Second Motive: It is pleasant. Ye mortals, who in search of pleasure are pursuing airy phantoms which cannot satisfy you, are embracing vain shadows which elude your grasp, come and learn where true delight is to be found. The exercise of a true love for Christ, and nothing short of this, will render you happy. If earthly love affords delight, how much more rapturous must be the sensations resulting from divine love! What joy springs from the interchange of affection between the soul and its Redeemer! What joy, to behold his smiling face and pour out before him the warm effusions of the heart! Yes! in every situation of life the exercise of love to Christ affords the purest satisfaction; but its effects are more especially seen in those seasons

when earthly loves can profit us little-in affliction, in death, in judgment.

When adversity presses hard upon us, and the clouds of affliction lower around, he who has placed his supreme affection upon the earth, must be unhappy. When worldly enjoyments are wrested from him, he must cry out with the Danite, "Ye have taken away my gods, and what have I more ?" How different the situation of him whose soul glows with love to Christ! Like Job, when bereft of every temporal delight, he can look upward and behold his Redeemer living: he can exclaim, I have still a friend to go to, who has wisdom to guide me in my perplexities, who has mercy to solace me in my sufferings, who has power to deliver me from my distresses, and who has engaged to deliver me so soon as it shall be best for me. This tender friend beholds me contending with sorrows, and he mingles with them the consolations of grace; why should I repine or be dejected? I have always found that his help is nearest, that his sympathy is greatest, when earthly supports have been torn from me. In such seasons I have often found him charming my griefs to rest, and causing me to rise above the pressure of outward sorrows. The remembrance of his past goodness inspires me with confidence in my present sufferings, and knowing that he loves me better than I love myself, I lean without disquietude on his promises, his providence, and his grace.'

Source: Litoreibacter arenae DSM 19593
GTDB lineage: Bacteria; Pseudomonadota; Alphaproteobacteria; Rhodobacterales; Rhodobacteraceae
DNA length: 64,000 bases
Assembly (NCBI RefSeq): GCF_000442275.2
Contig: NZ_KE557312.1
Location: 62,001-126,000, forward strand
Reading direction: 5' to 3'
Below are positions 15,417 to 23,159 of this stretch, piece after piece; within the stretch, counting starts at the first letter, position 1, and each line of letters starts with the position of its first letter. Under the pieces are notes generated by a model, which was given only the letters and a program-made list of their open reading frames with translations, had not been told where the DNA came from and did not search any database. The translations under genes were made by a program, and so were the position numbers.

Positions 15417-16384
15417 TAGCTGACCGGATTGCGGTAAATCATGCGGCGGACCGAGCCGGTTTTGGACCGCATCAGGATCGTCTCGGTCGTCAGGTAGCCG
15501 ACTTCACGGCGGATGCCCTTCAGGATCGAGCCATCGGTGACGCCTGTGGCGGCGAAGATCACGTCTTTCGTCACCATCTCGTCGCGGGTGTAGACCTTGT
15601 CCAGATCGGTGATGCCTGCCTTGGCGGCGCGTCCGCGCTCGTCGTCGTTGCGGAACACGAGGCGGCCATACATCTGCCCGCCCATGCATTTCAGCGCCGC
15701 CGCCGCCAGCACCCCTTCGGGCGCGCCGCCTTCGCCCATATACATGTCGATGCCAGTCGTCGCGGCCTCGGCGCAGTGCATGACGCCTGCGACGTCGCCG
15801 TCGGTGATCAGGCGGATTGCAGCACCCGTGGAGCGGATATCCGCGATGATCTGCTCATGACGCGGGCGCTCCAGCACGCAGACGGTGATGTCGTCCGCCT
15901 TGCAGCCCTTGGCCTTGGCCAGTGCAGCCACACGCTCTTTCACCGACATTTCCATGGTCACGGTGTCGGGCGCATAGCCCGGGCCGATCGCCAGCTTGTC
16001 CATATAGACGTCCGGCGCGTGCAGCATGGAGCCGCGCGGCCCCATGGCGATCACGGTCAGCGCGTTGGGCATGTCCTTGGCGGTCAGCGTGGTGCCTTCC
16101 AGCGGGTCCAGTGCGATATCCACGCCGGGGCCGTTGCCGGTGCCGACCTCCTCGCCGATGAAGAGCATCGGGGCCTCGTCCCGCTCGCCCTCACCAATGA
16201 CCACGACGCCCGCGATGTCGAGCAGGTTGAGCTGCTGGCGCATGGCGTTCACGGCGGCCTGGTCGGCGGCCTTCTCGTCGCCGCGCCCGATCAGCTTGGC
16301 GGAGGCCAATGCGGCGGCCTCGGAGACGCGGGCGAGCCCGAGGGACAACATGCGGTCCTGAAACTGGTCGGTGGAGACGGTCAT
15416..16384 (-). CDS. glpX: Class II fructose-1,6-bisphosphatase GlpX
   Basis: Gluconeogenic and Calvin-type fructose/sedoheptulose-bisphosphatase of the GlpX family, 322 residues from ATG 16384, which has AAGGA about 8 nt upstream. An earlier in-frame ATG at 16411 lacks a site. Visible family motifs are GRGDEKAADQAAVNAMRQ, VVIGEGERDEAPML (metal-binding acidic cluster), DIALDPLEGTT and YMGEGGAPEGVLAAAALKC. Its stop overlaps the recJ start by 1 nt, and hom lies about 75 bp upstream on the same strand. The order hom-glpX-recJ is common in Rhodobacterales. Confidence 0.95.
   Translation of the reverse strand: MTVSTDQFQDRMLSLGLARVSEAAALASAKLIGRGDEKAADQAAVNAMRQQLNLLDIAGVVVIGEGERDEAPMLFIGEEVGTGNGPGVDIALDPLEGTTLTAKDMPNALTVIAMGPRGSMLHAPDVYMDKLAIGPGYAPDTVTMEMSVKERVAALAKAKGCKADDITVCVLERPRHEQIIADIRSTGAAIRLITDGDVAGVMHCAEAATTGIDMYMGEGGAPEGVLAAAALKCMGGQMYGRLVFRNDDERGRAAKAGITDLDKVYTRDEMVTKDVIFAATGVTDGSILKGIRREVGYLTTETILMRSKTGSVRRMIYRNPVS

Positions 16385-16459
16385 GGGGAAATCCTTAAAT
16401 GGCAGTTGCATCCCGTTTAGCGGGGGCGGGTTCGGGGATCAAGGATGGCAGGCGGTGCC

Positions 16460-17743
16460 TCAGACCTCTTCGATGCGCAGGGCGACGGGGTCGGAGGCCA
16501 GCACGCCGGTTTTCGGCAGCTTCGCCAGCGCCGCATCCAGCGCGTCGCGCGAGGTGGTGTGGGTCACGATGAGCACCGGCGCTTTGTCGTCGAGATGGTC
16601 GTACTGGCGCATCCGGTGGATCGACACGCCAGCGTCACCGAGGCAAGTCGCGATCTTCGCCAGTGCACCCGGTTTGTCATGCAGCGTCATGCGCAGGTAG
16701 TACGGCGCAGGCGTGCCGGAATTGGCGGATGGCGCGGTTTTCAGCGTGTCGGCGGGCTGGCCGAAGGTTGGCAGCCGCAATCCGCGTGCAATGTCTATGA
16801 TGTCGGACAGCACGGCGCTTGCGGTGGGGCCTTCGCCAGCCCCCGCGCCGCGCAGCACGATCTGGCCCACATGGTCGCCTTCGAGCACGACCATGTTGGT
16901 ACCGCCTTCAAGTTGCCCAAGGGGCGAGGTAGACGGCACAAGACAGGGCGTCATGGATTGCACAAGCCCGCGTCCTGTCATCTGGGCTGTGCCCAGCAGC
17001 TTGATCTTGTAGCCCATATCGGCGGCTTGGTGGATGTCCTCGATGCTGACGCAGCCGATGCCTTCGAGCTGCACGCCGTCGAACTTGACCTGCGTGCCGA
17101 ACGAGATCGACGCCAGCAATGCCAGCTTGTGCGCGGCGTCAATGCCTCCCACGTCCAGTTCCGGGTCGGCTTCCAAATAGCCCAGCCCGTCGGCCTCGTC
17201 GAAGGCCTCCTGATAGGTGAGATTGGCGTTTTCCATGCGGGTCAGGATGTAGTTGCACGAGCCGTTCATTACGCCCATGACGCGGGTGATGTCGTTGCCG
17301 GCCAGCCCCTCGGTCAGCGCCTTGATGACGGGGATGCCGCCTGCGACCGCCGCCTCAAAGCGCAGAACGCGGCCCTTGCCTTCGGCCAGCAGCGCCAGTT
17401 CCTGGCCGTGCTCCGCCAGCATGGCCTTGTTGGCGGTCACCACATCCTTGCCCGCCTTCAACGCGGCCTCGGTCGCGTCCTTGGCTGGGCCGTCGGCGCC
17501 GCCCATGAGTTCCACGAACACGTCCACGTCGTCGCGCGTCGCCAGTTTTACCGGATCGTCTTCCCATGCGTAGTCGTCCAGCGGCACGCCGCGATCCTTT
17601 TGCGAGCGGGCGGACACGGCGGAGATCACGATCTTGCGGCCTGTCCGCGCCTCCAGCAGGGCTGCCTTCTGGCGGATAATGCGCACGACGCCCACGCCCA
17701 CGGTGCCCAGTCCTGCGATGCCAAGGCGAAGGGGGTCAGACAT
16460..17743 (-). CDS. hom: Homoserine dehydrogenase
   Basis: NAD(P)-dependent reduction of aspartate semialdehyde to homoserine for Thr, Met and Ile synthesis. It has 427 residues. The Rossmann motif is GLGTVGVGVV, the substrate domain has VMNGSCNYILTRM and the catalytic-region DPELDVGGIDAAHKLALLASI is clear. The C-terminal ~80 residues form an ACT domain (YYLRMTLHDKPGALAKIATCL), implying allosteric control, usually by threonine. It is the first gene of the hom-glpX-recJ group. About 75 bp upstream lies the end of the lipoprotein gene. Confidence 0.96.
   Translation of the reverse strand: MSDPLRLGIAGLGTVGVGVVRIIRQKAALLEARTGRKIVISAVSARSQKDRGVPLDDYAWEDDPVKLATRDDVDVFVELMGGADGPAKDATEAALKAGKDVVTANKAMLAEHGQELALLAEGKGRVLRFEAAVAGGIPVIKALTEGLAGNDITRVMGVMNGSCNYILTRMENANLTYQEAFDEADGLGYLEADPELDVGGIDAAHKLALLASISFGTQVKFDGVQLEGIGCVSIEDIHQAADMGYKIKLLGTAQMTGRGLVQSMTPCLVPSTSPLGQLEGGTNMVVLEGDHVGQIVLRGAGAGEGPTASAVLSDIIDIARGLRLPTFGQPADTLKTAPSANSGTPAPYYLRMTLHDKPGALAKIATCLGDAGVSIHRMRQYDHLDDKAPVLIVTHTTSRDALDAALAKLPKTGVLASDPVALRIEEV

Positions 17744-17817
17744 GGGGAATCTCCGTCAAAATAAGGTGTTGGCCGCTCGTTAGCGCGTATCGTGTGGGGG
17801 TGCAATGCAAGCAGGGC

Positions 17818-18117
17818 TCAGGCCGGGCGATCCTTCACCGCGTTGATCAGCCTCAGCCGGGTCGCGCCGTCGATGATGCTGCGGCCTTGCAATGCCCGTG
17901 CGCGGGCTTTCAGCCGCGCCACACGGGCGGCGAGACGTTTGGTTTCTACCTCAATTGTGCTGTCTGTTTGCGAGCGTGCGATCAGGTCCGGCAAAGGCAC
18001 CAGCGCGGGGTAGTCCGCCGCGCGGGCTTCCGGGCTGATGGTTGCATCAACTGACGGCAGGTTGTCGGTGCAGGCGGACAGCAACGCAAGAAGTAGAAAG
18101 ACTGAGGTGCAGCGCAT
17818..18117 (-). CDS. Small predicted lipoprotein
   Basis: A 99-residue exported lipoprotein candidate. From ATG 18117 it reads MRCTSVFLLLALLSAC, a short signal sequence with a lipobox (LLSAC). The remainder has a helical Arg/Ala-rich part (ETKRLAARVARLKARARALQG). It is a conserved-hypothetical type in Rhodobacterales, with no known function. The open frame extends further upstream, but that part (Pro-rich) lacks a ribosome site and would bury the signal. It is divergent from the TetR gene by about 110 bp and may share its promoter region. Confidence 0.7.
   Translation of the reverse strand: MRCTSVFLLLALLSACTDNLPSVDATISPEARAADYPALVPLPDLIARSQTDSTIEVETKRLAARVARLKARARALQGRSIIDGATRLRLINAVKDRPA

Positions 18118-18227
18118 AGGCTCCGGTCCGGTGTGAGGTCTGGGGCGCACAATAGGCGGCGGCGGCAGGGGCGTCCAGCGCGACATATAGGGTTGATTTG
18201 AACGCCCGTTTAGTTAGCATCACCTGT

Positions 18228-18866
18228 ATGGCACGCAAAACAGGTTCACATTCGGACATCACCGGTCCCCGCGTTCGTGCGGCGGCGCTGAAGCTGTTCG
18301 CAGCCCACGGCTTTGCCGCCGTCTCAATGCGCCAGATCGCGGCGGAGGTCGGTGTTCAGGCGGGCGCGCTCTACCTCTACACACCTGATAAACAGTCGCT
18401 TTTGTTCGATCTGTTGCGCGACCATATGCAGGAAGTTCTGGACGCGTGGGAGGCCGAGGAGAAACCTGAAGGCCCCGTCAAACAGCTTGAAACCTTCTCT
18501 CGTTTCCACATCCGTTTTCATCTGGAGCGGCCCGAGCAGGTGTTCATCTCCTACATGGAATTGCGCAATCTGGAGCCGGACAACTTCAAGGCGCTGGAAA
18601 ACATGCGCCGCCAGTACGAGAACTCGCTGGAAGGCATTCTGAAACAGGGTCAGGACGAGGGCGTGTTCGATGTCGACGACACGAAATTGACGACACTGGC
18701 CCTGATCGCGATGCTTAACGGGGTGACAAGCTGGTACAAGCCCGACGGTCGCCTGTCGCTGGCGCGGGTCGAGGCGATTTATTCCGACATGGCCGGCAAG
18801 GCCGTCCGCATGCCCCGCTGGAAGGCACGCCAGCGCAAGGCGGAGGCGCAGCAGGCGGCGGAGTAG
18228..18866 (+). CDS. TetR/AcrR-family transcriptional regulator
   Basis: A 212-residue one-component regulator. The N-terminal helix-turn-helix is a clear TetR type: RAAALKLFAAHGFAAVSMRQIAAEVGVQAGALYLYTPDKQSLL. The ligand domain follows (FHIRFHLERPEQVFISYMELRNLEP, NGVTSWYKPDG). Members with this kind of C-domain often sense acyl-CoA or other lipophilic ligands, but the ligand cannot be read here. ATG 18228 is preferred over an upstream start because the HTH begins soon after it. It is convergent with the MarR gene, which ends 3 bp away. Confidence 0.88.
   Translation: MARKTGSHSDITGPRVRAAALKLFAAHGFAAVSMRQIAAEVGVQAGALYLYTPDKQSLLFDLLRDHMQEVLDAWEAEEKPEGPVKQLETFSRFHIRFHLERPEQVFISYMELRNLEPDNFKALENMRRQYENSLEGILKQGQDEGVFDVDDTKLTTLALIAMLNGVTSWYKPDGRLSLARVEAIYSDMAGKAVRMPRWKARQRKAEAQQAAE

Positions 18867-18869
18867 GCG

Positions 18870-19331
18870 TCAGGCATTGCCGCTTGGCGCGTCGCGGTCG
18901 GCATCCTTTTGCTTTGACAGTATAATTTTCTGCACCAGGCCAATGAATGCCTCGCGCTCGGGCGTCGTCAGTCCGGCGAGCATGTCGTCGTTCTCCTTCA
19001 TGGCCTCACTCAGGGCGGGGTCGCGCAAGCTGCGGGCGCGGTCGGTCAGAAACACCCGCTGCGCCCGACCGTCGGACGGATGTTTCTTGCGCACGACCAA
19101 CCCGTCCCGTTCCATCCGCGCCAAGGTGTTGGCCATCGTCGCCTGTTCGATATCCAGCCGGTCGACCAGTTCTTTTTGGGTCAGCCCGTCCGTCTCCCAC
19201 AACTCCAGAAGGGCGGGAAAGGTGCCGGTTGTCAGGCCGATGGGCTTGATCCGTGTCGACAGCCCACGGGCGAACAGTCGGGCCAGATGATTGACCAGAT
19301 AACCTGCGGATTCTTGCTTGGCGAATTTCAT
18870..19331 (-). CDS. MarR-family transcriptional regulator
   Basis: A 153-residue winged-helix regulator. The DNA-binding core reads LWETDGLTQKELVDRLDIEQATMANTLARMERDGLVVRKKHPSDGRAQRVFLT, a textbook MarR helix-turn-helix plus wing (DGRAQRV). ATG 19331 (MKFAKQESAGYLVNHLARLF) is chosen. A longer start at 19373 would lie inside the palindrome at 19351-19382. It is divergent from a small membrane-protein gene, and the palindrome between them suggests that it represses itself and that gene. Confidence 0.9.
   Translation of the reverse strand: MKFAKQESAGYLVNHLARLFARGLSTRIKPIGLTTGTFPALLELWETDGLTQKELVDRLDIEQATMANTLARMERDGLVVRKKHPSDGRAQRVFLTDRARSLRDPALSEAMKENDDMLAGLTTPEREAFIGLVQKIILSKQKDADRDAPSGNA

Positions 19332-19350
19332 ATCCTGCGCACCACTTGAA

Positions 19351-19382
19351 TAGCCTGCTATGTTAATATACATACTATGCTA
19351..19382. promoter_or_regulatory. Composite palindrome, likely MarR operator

Pass from the season of affliction to the hour of death. When the man who has no love for the Saviour comes to this eventful hour, his situation is indeed dreadful. He is about to be torn from all that he loved and valued: earth recedes from his eyes, and with it recede all his enjoyments: he struggles